3. Hahaha, man ? Drugs are illegal in our country, you know, but anyway you can get anything you need if you know some people and have some money of course. Police is not a problem, if you know some people and have some more money. Everything sells. Drugs and alcohol destroys human’s identity replacing it by itself, and this is the real problem. You want to explore the new edge of human being, and drugs can help you, but then you found that you can’t control yourself and your own life, you can only observe, and you hardly like what you see. AIDS, prison, crimes, withdrawal, overdose – bullshit. It is very important to know when to stop and don’t upset the balance.

4. We are working on new songs now, and I hope we will record a killing album by next fall and start the world tour with Metallica support, ha-ha ?

5. I wish you peace and love in the forthcoming New Year! Cheers!


Jan 21, 2011

Reino Ermitano - We Are Witch Doom ...

Doommantia and Aleks is proud to present to you this interview with Tania and Marcos of Reino Ermitano, one of the most mesmerizing bands on the planet and one of my favorite bands of all time. Reino Ermitaño was formed in Lima, Peru, in late 2001, by ex-members of Melquiades and Darken, looking for a thick and heavy sound, mainly influenced by rock bands from the 70's and classic metal, and incorporating doomy elements of their own leading to find a convincing melee of darkness, melody, rock n’ roll and epic sounds. They are one of the most unique bands in the doom scene which comes from their eclectic influences and the unique vocals from Tania Duarte. Hope you enjoy this interview.

Q: Salute to Reino Ermitano! Who is on line today?

-Marcos and Tania are here to respond!

Q: What is the current band’s state? I guess it would be fine to hear something like “we’re working over new material right now!” Bring it on!

Tania: Yes, that´s exactly what we are on now. Just about to record our fourth record for which we already have material and which will be called Veneration of Fire or something like that.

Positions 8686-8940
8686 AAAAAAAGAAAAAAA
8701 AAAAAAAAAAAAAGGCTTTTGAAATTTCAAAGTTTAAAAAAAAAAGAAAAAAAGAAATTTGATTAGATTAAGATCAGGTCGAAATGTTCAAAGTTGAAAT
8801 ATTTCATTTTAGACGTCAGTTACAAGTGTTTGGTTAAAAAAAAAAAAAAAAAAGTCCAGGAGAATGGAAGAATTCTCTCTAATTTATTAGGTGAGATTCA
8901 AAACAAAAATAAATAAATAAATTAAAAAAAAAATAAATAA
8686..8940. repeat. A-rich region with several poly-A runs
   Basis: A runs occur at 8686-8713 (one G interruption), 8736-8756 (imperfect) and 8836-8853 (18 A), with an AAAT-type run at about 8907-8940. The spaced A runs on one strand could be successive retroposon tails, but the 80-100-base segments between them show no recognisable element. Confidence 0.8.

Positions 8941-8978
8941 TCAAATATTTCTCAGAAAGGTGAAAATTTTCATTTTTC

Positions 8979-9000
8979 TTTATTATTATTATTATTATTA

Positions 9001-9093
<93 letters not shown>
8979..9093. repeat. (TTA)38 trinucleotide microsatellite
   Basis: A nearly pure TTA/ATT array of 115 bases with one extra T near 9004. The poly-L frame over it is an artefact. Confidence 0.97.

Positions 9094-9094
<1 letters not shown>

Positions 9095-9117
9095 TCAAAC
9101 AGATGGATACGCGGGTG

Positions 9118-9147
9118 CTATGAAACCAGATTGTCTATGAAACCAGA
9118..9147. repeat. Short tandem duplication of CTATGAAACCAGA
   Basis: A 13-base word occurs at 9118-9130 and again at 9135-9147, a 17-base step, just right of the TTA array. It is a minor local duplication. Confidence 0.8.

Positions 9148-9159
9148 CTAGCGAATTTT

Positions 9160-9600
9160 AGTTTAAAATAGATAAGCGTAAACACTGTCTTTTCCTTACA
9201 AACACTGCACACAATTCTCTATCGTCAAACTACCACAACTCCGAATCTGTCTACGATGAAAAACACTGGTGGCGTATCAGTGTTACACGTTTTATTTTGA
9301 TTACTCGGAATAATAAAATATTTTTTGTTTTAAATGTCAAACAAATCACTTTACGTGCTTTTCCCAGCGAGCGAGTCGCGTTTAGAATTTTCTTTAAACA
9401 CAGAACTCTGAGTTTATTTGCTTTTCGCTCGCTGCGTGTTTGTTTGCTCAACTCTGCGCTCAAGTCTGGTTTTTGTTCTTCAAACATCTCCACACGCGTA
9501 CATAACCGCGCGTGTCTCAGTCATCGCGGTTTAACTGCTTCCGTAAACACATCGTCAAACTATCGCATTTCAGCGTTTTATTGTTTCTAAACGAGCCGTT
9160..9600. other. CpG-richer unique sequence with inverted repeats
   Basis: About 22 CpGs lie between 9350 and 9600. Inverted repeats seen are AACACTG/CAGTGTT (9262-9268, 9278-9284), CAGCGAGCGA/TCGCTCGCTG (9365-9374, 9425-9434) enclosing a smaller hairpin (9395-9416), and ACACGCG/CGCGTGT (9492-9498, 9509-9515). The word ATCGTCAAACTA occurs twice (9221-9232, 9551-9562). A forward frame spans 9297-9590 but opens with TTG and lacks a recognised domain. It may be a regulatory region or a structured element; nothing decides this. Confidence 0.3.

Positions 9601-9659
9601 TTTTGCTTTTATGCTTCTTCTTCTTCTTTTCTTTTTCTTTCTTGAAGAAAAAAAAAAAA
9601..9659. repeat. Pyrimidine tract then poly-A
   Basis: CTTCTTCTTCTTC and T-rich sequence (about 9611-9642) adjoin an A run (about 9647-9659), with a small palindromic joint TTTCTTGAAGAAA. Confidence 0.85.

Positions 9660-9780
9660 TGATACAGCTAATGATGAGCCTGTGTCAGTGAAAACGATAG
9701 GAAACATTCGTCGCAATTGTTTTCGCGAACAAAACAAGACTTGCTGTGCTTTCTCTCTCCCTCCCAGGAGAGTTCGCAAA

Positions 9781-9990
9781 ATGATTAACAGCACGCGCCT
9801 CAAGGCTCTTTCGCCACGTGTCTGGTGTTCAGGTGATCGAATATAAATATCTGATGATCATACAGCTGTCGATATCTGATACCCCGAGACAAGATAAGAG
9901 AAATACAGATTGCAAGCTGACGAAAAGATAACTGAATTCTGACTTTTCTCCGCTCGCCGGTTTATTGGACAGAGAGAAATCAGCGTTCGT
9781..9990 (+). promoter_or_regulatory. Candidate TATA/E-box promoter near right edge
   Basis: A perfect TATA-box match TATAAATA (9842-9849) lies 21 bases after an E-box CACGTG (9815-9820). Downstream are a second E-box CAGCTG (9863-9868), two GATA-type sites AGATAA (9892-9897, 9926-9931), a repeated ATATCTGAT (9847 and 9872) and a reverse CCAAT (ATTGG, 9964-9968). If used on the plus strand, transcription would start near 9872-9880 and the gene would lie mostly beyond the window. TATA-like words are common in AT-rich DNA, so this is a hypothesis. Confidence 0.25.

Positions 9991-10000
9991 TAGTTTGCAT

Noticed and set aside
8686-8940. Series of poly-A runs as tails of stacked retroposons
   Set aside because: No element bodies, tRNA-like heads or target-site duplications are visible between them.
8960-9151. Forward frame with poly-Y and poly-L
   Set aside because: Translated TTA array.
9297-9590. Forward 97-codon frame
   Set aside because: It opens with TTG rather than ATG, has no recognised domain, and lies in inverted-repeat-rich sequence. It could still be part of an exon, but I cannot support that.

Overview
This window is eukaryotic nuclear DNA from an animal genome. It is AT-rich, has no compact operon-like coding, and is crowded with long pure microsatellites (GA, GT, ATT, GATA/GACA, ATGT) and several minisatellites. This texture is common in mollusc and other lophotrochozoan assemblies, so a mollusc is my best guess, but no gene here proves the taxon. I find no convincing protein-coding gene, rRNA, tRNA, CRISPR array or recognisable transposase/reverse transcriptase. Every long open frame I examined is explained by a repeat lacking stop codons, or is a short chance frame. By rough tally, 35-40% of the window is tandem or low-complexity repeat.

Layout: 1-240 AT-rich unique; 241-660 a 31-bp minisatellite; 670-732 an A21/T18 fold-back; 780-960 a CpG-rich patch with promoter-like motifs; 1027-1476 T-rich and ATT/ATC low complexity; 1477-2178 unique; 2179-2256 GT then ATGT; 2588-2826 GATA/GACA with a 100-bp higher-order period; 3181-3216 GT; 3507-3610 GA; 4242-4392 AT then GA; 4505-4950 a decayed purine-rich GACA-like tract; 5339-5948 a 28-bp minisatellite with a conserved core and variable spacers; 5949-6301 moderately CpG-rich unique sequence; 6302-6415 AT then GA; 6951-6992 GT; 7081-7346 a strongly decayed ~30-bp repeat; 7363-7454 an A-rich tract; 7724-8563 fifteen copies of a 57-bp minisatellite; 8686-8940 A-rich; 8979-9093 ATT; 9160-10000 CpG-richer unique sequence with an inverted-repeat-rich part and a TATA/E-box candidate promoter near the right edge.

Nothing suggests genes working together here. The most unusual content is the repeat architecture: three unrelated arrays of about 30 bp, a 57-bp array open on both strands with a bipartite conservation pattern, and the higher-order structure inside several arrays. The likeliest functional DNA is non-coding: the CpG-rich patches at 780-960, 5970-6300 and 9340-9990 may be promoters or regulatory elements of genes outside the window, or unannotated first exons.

Q: Will a new CD include so many songs as earlier ones? You record albums with at least dozen or more songs, and it’s a quiet big number, do you care about quality-quantity ratio?

Tania: It´s all related to the number of songs we all compose and bring to the band. But mostly we care about digging (liking and also the quality) the songs and their forming part of the concept of the record. No filler songs you know. And yes, this album will have many songs too. But also wanting to edit in vinyl, we have to take care of the timing.

Q: What will the new album be about? Which lyrical themes can we expect from it? Do you feel a responsibility for your listeners and yourself composing music and songs’ lyrics?

Tania: The new album has lyrics related to misanthropy, rescuing the wisdom of ancient indian culture, usual questioning of society issues, the eternal search for the dark unreal in a philosophical quest, etc.

It´s not exactly a responsibility, it´s more about saying the things we need to say, the responsibility in my case is more about composing the music of the song, finding the time for quiet composition, cause the lyrics, the poetry are always there.

It´s more an expression, a demand, our personal ideology and life experience wisdom, a small grain of energy to support awareness and conscience for inner transformation, which is the only real change. The responsibility relies on being true to who we are in our music and about saying what is truly in our minds and hearts at the moment, as well as what we feel about certain things happening out there, society, absurd, etc through metaphors like nature and dark fantastic creatures for example.

Marcos: On the next album there’s also some lyrics about falling out of touch with that which used to define you, with your essence and your dreams or what they used to be and the search for redemption with oneself at the end when you find yourself spent, alone and headed for oblivion, with no responsibility to remain true to anyone but yourself. Another song deals with the illusion of finding beauty and magic in the midst of this grey reality and being able to attain the rapture that makes life intense and meaningful (in our own ways)... a bunch of praying to our inner gods, and the totems that make us draw strength from them, which can be dream, death and darkness at so many highlights of our lives.